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What are the chances that a B-side – something cut in the same vein no less as the underwhelming top side – is going to resuscitate the image of the artist in question?

Probably not too great.

Well, before you get your hopes up that holds true here as well, as rock’s first great producer and one of the more talented saxophonists of its first half decade comes up short on his own initial efforts to make headway as an artist under his own name. But far from being unimportant in trying to recreate rock ‘n’ roll’s evolution, what this shows better than even some of the biggest hits is just how difficult this supposedly uncouth music was to get right.


Where You Coming From?
One of the things we’re always worried about when it comes to accomplished older musicians getting into rock ‘n’ roll is their commitment to this so-called low-brow noise.

But Maxwell Davis had shown when helming the sessions for Amos Milburn that he was by no means a musical snob who looked down on all of this commotion. Though now thirty-three years old and someone who had first drawn notice as a musician playing behind Fletcher Henderson years earlier he’d made the switch willingly – even enthusiastically – to rock ‘n’ roll when he began working behind the scenes as an A&R man for a myriad of West Coast independent labels in the post-war years. His efforts to date – both hits and misses alike – have left no doubt that he was fully invested artistically in rock every bit as much as he’d have been for something more high class such as jazz.

Subjecting yourself to the needs of a company paying you to work behind others is one thing, that could be merely a sign of professionalism, so the next concern is what would happen if they themselves became the credited artist rather than a supporting player behind somebody else… when it was THEIR reputation on the line. Would they hedge their bets, reverting back to something they perhaps felt more comfortable in, or felt was simply “better” music. Would they want to show everybody that there was more to them than simply chasing the increasingly lucrative rock dollar?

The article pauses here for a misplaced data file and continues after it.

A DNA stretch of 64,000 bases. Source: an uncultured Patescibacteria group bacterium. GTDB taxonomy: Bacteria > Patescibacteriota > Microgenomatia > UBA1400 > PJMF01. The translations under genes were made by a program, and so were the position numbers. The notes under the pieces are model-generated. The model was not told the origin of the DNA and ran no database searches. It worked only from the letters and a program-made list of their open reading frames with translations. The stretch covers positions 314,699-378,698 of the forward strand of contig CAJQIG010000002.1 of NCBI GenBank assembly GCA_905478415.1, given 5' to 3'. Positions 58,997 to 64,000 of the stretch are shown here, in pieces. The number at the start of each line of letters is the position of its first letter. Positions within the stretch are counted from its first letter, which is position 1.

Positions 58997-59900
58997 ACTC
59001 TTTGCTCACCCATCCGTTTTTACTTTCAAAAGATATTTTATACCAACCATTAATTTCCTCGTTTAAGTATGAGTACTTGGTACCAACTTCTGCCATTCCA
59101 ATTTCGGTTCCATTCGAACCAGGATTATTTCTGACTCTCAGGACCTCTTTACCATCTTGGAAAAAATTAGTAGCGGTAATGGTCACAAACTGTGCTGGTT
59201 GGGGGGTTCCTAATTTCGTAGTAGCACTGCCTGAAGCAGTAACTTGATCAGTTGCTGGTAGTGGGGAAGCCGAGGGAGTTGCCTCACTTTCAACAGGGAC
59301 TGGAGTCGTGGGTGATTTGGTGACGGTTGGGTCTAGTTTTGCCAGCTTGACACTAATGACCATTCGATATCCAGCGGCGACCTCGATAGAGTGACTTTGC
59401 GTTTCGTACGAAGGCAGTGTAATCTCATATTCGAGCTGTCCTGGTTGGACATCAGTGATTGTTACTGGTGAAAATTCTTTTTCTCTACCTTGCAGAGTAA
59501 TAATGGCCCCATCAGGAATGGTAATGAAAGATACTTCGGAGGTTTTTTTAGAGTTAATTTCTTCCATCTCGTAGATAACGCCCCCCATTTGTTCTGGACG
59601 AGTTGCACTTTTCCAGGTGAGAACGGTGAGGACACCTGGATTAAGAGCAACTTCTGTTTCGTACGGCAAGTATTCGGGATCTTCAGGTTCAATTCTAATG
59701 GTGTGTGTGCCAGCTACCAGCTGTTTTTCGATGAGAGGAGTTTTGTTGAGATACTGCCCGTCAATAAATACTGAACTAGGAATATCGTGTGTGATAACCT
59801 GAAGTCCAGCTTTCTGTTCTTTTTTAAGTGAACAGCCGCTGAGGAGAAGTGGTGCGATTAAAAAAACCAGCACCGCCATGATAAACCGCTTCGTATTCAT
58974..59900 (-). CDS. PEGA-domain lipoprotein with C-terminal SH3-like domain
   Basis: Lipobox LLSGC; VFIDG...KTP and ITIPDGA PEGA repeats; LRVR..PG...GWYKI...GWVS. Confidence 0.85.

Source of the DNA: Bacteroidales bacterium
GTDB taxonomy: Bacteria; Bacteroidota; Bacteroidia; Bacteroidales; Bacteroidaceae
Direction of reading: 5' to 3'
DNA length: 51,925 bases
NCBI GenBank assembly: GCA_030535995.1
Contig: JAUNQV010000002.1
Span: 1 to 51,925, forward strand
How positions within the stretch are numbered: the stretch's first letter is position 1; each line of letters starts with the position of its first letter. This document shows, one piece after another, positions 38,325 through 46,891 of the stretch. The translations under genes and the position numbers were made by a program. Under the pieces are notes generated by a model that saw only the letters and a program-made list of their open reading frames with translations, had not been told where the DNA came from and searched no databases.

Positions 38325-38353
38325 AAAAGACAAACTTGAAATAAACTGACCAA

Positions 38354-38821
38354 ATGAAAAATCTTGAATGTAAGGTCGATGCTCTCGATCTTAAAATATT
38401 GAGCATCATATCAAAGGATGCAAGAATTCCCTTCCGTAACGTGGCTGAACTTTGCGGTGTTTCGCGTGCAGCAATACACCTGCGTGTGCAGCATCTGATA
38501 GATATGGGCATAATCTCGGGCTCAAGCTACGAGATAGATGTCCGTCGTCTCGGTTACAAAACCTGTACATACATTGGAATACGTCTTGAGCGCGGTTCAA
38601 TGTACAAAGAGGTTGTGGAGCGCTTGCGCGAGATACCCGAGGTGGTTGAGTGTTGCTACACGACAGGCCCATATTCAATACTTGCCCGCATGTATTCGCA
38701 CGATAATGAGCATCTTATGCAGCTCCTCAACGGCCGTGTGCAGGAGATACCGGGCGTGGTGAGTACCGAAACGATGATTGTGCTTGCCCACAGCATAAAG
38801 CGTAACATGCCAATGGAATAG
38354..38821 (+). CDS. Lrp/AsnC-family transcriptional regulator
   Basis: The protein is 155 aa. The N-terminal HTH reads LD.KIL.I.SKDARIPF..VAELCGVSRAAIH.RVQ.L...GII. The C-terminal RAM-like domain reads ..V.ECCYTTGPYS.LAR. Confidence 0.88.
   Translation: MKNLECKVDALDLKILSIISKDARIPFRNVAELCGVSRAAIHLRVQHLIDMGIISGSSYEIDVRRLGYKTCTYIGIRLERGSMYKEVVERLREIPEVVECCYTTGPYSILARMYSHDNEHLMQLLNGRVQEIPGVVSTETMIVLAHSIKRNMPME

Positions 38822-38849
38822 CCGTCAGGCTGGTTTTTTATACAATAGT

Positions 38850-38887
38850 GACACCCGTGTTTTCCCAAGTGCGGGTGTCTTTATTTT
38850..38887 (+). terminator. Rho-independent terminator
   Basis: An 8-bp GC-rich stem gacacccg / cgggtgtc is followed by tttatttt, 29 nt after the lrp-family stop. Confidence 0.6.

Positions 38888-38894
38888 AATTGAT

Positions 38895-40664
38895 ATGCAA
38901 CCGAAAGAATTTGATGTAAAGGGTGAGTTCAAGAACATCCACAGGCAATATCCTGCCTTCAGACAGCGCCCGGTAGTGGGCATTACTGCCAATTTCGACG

Thankfully the answer to that – at least so far – was no. Davis remained squarely situated in rock ‘n’ roll, at least when it came to his own playing on his records. Granted he wasn’t going to go wild like some of his competitors, honking up a storm and risk having his lungs implode, but he wasn’t going to play any whimsical flights of fancy either.

So where does that leave us? Why would somebody who’s shown that he fully grasps the intricacies of rock arranging and understood how important it was not to loosen the grip on the listener who expected something bristling with energy, fail to deliver that on either side of his first single in this field on his own?

That’s the question we’re still asking, seventy years down the road.

Paging Mr. Adams
I don’t know who Adams is, but the title of this doesn’t do Davis much good any way you look at it, be it at the time it came out or in the years since.